Green Sulfur Bacteria


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green sulfur bacteria

[′grēn ¦səl·fər bak′tir·ē·ə]
(microbiology)
A physiologic group of green photosynthetic bacteria of the Chloraceae that are capable of using hydrogen sulfide (H2S) and other inorganic electron donors.

Green Sulfur Bacteria

 

(chlorobacteria), microorganisms of the group of sulfur bacteria that contain chlorophyll and assimilate carbon dioxide by means of solar energy. The bacteria massed together have a saturated green coloration. They carry on photosynthesis in anaerobic conditions without giving off oxygen; hydrogen sulfide is the hydrogen source, but sulfur is not stored in their cells. Green sulfur bacteria contain bacteriochlorophylls, which have maximum absorption of radiation with wavelengths of 450–800 nanometers (this distinguishes green sulfur bacteria from green algae and from purple sulfur bacteria), as well as photosynthetically active carotenoids. All green sulfur bacteria be-long to the family Chlorobacteriaceae. They are represented by the mobile, nonspore-carrying bacillus with a long, polar flagellum—Chlorobium limicola, which forms chains—and Pelodictyon clathratiforme, whose cells typically form a loose net. Green sulfur bacteria live in bodies of fresh and salt water, in which they facilitate the accumulation of organic substances and take part in the sulfur cycle.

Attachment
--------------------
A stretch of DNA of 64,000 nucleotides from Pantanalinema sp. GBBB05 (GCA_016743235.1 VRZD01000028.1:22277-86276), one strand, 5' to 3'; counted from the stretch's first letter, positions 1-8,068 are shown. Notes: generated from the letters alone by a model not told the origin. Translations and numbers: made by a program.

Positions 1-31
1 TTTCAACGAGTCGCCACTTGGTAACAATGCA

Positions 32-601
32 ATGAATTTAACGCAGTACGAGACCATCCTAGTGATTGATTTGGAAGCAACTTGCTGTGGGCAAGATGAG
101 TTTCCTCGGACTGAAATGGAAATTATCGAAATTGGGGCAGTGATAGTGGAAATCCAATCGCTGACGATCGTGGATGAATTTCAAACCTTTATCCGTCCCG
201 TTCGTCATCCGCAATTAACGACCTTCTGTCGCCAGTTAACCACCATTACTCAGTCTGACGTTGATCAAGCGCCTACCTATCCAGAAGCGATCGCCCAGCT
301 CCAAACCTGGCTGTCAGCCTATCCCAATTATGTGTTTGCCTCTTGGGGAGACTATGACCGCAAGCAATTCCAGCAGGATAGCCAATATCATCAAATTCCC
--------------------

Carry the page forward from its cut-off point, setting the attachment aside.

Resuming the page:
A. A. IMSHENETSKII

References in periodicals archive ?
Ecology of phototrophic purple and green sulfur bacteria.
In 2005, Fleming and his colleagues developed a way to capture these simultaneous excitations, or oscillations, in a photosynthetic protein found in green sulfur bacteria.
Known as purple and green sulfur bacteria because of their respective pigment colorations, these single-celled microbes can only live in environments where they simultaneously have access to sulfides and sunlight.